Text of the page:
The Noon Prayer Meeting (1859) - Talbot Chambers - ebook

The Noon Prayer Meeting (1859) - Talbot Chambers - ebook

£4.99
This Revival was the greatest Revival that America has ever experienced. It is referred to as the Awakening of 1857-1858, The Prayer Revival, The Layman’s Prayer Revival and The Businessmen's Revival.

For 12 years there had been a time of great prosperity and materialism took a grip on society. Churches were losing people and worldliness was creeping in.

Concerned Christians began to pray that God would break the love of money over people's lives and send another revival to the nation. Concerts of Prayer began to spring up throughout the United States of America and Canada. This materialism was broken in many lives by the Bank Panic of October 1857.

For a variety of reasons the banking system of the United States collapsed, bringing financial ruin to hundreds of thousands of people in New York, Philadelphia, Boston, and the industrial centers of the nation. Suicide and murder increased, as well as the number of unfortunate women who roamed the streets in the cities.

But God was already on the case. Prayer meetings had sprung up all over the nation, asking God to revive America again. He was not slow in replying, pouring out His Spirit across the nation. As in every revival there were ‘hot spots.’ Charleston, South Carolina saw the first major movement in the middle of 1857. He used a white man, Dr. John L. Girardeau amongst a prominently black slave community to show His power. In Boston the ageing Charles Finney, reported its impact.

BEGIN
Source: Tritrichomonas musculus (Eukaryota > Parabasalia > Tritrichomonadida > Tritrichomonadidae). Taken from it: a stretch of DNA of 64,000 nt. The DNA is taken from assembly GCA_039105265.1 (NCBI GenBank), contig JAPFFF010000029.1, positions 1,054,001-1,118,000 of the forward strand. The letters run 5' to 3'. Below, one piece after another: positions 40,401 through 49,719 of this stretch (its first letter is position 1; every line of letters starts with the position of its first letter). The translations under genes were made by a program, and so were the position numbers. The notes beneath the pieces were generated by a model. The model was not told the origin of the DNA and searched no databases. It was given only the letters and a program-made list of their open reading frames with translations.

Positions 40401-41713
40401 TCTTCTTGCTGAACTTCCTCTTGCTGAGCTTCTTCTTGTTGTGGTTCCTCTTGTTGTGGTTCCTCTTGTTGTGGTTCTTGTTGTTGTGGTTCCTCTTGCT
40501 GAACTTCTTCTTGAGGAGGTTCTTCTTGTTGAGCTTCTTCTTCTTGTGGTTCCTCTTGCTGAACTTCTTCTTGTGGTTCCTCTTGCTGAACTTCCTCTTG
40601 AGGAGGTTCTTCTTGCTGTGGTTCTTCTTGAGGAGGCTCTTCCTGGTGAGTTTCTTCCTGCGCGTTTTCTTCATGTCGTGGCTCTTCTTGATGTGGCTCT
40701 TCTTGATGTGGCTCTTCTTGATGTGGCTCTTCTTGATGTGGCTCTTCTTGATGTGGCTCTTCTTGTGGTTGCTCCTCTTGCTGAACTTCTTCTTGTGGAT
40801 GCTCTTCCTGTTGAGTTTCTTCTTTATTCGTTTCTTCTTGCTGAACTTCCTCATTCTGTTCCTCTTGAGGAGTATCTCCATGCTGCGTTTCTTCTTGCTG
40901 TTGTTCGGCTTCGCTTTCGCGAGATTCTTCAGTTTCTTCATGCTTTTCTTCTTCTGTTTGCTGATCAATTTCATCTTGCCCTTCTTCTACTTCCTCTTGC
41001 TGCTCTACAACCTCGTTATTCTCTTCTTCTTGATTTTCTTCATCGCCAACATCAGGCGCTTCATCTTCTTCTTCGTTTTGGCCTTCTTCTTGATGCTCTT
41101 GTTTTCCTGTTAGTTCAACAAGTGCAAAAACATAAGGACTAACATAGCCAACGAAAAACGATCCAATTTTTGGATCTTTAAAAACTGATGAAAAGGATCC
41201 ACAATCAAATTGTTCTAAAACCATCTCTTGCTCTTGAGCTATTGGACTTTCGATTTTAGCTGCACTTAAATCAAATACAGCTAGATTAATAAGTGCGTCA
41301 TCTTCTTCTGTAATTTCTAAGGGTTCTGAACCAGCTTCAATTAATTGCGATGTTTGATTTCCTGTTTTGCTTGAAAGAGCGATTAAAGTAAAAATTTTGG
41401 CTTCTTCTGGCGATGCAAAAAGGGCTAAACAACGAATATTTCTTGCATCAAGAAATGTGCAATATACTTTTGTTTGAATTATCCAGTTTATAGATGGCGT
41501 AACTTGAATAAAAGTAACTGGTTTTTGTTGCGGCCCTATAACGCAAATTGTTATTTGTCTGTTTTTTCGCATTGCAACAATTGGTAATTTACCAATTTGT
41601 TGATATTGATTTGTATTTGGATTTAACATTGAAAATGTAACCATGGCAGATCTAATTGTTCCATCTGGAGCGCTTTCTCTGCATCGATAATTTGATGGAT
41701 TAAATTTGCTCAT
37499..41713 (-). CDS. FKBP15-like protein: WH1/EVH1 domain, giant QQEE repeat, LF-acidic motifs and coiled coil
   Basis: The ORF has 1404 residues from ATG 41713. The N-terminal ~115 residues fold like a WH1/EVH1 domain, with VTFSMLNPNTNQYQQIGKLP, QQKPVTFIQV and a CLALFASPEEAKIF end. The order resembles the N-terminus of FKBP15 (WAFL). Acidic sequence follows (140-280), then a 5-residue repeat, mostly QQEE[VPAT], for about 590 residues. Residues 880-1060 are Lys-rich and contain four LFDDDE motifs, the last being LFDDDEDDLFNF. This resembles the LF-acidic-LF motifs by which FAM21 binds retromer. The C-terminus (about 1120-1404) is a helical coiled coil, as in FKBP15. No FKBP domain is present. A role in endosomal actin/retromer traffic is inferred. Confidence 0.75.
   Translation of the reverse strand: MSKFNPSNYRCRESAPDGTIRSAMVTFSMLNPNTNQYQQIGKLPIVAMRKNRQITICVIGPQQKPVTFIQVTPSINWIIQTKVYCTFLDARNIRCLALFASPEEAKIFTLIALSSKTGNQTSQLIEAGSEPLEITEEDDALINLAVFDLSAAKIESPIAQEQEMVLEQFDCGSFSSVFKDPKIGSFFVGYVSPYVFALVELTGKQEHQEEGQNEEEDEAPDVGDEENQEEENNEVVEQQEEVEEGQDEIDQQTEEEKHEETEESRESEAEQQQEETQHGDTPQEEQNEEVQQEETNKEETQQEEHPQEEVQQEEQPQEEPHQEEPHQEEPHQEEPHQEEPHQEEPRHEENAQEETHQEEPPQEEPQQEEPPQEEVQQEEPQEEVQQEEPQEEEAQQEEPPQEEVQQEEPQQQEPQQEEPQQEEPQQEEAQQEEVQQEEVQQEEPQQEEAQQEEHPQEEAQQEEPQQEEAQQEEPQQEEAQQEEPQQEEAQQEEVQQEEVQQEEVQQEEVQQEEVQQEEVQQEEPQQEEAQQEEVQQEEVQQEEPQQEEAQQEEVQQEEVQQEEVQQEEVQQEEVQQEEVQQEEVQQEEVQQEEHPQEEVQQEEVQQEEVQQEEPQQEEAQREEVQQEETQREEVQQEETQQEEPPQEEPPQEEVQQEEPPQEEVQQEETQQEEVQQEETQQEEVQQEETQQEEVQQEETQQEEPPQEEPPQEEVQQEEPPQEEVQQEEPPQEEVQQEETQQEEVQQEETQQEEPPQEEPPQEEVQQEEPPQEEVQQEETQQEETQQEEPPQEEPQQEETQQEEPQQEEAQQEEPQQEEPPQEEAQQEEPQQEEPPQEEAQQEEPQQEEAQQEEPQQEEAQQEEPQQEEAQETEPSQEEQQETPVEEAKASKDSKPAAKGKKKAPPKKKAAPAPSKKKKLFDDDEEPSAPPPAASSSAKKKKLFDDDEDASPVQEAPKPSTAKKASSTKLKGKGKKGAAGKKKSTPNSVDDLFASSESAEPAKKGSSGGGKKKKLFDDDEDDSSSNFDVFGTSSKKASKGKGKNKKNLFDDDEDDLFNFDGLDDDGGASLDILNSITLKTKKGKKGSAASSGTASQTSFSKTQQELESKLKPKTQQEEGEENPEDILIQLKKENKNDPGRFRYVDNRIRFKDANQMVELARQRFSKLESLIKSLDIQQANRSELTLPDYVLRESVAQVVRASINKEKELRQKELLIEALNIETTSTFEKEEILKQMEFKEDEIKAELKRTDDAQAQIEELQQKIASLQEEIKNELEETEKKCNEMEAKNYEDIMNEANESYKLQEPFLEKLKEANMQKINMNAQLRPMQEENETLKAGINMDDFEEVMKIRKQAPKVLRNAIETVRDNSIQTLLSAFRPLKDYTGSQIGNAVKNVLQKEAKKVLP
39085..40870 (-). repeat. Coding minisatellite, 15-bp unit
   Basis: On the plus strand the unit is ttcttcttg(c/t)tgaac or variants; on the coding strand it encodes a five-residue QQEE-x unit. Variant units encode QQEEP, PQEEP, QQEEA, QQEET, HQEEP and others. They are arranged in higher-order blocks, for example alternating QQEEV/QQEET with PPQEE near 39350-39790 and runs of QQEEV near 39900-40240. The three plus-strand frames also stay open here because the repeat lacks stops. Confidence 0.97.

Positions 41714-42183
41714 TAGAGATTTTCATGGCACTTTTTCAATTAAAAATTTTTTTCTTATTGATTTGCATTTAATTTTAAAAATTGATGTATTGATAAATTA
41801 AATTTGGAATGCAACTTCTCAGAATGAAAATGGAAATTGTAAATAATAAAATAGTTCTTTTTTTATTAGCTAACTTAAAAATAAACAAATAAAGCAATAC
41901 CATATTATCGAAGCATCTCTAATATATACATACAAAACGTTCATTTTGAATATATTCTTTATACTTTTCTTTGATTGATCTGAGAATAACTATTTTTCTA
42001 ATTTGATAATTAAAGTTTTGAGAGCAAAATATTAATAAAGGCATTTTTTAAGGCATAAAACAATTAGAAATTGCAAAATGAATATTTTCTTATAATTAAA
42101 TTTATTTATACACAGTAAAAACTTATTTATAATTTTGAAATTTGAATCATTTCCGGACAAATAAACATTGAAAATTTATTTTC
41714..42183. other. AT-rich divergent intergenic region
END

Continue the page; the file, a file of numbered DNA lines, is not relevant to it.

There were other areas of blessing but the most well-known and far-reaching happened at the Old Dutch Reformed Church on Fulton Street, New York. Jeremiah Lanphier, a concerned layman, started a noon prayer meeting for New York businessmen. Only six people came to the first prayer meeting on September 23, 1857 on the third floor of the church. By spring daily prayer meetings sprang up in many locations and daily attendance grew to 10,000. America's greatest spiritual awakening was under way. By Christmas it is estimated that that not less than fifty thousand conversions occurred per week!

Hundreds of people who had always spent their nights in the gates of hell came to the prayer meetings. Thousands forsook crime and became devoted follows of Christ. Crime and vice drastically declined. Wealthy people generously helped the poor whom they regarded as their brothers and sisters.

Ships coming into New York harbor came under the power of God's presence. On one ship a captain and thirty men were converted to Christ before the ship docked. Four sailors knelt for prayer down in the depths of the battleship North Carolina anchored in the harbor. They began to sing and their ungodly shipmates came running down to make fun, but the power of God gripped them and they humbly knelt in repentance.

This book tells the exciting story of the revival at Fulton Street Church: its origin, character and progress, and some of its results.
Book Title The Noon Prayer Meeting (1859) - Talbot Chambers - ebook